Two Tourist Attractions Named ASME Landmarks in U.S. and U.K. Ceremonies
Aug 28, 2013
Within the span of one week earlier this month, ASME President Madiha El Mehelmy Kotb participated in two ASME landmark designation ceremonies on different continents. During the ceremonies, two popular tourist attractions – Waikiki Beach Wave Pool in Arizona and the Titan Crane in Scotland – were designated as historic landmarks of mechanical engineering achievement.
The two designations bring the total number of ASME landmarks to 253. ASME’s History and Heritage Committee oversees the ASME landmarks program, which was introduced in 1971.
In the first ceremony, on Aug. 17, the Society designated the Waikiki Beach Wave Pool at the Big Surf Waterpark in Tempe, Ariz., as an ASME Historic Mechanical Engineering Landmark. The wave pool, which opened in 1969, was recognized by the Society for being the first inland surfing facility in North America.
Big Surf Waterpark, the oldest waterpark in the United States, is the first amusement or waterpark to receive landmark status from ASME. It is only the third landmark ASME has named in Arizona, following the designations of the Childs-Irving Hydroelectric Project in Fossil Creek and the Magma Copper Mine Air Conditioning System in San Manuel.
More than 100,000 people visit the Big Surf facility and its 2.5-acre lagoon each year to use the park’s waterslides and to surf and raft in the Waikiki Beach Wave Pool. The pool produces waves by pumping water to a specified height in the reservoir and then releasing it through underwater gates. That water then breaks over an adjacent baffle, resulting in waves that can reach up to five feet. The wave generation process was conceived and designed in the mid-1960s by Phil Dexter, a construction engineer and entrepreneur from Phoenix.
Addressing the ceremony’s attendees, ASME President Kotb noted that engineering is not all serious business; it can be fun as well. “When we think of engineering we think of rockets to the moon, bio-medical wonders like the artificial heart, engines and power plants, boilers and complex systems, precision tools and nano-scaled devices,” Kotb said. “This morning, however, we’re here to look at a different side of engineering. The part that brings us fun, entertainment and excitement, all in a safe and refreshing place — an oasis — like the Big Surf Waterpark.
“While the average person may not be aware of the technology that makes the wave pool such fun place, it’s probably more important to them that they simply enjoy the benefits of engineering and visionary engineers like Phil Dexter,” she continued.
During her remarks, President Kotb thanked Bob Peña, general manager of Big Surf, and his staff for making the landmark designation possible. She also recognized the ASME volunteers who organized the event, including Herman Viegas of the ASME History and Heritage Committee; Stella Dearing, chair of the Arizona Section; Cindy Stong, past section chair; Rachel Harley, executive committee member; and ASME District E Leader Eric Smith.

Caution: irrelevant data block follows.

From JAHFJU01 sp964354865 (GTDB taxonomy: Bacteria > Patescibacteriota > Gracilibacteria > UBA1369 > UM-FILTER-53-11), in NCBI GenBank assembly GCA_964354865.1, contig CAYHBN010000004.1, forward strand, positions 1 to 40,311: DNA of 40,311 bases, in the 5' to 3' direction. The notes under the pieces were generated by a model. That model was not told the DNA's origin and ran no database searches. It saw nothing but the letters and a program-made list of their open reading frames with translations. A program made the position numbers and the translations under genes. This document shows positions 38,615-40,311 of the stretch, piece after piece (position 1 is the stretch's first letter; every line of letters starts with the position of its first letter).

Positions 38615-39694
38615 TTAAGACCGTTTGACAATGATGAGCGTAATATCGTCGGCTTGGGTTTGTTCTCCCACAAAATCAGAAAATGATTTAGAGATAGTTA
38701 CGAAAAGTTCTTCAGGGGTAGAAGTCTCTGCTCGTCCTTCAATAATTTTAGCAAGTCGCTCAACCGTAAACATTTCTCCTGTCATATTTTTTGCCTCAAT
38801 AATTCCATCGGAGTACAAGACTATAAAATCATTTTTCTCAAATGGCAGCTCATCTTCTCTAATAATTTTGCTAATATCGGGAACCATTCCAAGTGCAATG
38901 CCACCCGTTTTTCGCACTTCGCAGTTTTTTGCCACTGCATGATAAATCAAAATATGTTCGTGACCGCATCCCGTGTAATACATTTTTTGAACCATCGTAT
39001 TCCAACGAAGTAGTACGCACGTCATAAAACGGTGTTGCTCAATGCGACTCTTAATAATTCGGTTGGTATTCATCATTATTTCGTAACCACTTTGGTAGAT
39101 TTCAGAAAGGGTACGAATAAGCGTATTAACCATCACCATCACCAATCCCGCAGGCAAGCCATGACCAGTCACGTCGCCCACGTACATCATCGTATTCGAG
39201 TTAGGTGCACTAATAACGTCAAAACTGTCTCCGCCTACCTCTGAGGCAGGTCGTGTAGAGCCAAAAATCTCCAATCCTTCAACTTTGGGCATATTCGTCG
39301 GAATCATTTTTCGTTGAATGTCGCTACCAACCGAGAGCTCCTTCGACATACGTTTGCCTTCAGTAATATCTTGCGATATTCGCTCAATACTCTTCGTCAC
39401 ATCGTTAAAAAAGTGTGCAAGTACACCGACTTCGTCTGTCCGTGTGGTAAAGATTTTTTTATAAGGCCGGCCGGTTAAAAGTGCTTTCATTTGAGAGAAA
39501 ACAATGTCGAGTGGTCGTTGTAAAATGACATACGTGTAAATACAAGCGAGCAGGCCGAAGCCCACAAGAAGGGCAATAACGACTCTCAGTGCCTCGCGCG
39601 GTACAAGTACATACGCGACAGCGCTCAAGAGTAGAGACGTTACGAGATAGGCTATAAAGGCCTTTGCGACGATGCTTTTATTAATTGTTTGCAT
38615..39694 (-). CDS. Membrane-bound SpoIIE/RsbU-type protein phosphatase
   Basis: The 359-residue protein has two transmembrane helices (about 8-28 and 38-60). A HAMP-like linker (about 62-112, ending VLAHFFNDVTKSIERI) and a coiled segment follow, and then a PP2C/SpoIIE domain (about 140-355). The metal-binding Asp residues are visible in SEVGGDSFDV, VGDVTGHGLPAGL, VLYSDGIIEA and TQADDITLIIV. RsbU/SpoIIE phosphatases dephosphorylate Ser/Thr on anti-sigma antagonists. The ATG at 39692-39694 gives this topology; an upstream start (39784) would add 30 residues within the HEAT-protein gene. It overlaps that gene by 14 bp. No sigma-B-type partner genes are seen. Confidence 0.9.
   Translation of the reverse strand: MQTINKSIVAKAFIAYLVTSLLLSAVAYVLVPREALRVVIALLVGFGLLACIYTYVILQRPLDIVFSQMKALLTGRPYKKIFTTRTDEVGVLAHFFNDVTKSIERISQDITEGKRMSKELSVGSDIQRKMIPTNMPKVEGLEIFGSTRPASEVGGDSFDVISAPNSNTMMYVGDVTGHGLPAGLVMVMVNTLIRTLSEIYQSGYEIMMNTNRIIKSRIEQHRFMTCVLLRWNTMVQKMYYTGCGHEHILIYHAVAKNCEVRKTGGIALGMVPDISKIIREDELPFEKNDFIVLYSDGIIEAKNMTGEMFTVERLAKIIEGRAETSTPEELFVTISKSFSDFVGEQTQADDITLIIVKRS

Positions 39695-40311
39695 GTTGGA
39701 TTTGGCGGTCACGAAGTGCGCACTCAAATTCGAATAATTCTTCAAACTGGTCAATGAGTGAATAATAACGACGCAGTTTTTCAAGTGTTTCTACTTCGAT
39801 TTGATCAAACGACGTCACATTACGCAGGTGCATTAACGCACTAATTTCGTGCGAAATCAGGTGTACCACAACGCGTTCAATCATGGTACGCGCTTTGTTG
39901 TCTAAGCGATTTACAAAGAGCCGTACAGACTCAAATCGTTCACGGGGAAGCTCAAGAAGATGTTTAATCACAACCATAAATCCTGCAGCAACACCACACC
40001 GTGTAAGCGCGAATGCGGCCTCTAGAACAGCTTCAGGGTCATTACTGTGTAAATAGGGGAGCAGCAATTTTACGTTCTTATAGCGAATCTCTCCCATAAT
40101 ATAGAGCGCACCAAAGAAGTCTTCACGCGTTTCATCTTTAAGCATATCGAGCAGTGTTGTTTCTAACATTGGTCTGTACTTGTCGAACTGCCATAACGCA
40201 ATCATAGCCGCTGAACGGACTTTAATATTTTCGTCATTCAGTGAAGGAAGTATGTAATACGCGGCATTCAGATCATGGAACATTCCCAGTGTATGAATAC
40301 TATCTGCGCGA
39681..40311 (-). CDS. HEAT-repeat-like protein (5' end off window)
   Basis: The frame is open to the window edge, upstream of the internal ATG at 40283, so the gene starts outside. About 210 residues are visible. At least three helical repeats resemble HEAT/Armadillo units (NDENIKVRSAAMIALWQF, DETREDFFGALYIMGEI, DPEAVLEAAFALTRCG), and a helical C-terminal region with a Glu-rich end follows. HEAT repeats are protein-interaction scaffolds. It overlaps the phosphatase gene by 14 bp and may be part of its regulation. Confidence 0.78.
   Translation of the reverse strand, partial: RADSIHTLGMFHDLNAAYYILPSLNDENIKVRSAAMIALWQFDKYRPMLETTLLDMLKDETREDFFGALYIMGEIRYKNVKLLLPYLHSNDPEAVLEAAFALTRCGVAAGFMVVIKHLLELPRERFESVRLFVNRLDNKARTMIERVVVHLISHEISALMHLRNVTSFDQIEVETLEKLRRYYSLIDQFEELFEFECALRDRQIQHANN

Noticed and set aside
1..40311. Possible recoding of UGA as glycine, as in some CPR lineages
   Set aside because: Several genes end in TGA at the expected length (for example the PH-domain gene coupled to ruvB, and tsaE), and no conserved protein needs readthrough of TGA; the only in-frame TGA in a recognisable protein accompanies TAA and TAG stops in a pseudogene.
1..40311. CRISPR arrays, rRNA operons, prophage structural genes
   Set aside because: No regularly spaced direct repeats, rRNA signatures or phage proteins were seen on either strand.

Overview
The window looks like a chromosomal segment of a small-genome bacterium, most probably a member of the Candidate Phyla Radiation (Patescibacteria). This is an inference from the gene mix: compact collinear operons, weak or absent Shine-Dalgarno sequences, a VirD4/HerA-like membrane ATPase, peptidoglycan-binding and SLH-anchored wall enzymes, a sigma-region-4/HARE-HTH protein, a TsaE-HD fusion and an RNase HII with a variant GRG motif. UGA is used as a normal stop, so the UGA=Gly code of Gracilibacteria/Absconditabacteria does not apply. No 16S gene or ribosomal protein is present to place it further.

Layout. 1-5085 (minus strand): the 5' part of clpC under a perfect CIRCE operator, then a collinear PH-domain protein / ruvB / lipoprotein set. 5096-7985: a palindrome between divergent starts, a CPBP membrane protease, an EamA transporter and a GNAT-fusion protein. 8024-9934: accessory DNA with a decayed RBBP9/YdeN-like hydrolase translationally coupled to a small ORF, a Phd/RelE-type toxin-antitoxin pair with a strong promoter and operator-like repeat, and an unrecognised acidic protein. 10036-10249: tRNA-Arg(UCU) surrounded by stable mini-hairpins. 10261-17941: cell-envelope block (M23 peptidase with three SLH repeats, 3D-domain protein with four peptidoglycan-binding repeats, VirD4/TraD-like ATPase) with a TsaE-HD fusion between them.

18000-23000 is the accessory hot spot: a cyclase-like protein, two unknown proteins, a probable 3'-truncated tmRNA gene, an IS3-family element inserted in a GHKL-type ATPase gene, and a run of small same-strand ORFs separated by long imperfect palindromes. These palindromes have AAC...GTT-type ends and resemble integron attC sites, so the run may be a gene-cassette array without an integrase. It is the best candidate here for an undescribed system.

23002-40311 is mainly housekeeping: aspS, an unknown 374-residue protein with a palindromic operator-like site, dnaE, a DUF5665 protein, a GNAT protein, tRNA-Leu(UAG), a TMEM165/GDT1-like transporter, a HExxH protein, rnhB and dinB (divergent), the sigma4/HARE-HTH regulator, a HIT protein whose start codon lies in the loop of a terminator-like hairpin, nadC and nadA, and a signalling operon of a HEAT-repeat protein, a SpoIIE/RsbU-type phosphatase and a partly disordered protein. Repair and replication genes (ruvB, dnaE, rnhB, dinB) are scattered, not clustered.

Just three days later, President Kotb had traveled 5,000 miles to Scotland to participate in a landmark ceremony for the Titan Crane at Clydebank. The crane, which is one of Scotland’s most-visited tourist attractions, was honored as an International Historic Civil and Mechanical Engineering Landmark by ASME, the American Society of Civil Engineers, and the United Kingdom’s Institution of Civil Engineers and Institution of Mechanical Engineers.
The 150-foot tall Titan Crane, which is the world’s first giant electrically powered cantilever crane, was recognized by the four societies for its engineering innovation and its contribution to Scotland’s shipping industry during the 20th century. The crane, one of only 13 of its type in existence, is the first ASME landmark to be designated in the Scotland, as well as the first to be endorsed by four major international engineering associations.
Introduced in 1907, the crane was constructed by the celebrated Scottish engineer Adam Hunter, of the Glasgow-based firm Sir William Arrol & Co. The crane’s pioneering design, which featured a fixed counterweight and electrically operated hoists mounted on a rotated beam, made it faster and more responsive than its steam-powered precursors. It was powerful as well, able to lift up to 160 tons in freight. The design of the Titan Crane went on to become the most widely implemented in the world, leaving a lasting influence on crane design and construction for decades afterward.
During the last century, the Titan Crane was used in the construction some of the world’s largest battleships as well as such ocean liners as the Queen Mary, the Queen Elizabeth, and the Queen Elizabeth 2. The Titan Crane is now maintained as a visitor and education heritage center on Scotland’s River Clyde. Since 2007, more than 40,000 people have visited the Titan and in doing so have gotten a close look at Scotland’s shipbuilding past.
“By joining with our sister societies today in recognizing the place that the Titan Crane has in engineering history, we’re reminded of how human ingenuity and the will to advance knowledge and innovation can impact the evolution and design of modern machines — even to the point of inspiring and influencing the progress of industries,” ASME President Kotb said during the landmark plaque presentation.
“As it looms over the harbor, the Titan Crane reminds us of the significant role that engineers have in improving quality of life,” Kotb said. “And, it reminds us of those who have paved the way before us. History has a great way of teaching us how to preserve our past so that we can pave the way to a more prosperous future.”
To learn more about the ASME Historic Mechanical Engineering Landmarks program, visit www.asme.org/about-asme/who-we-are/engineering-history/landmarks.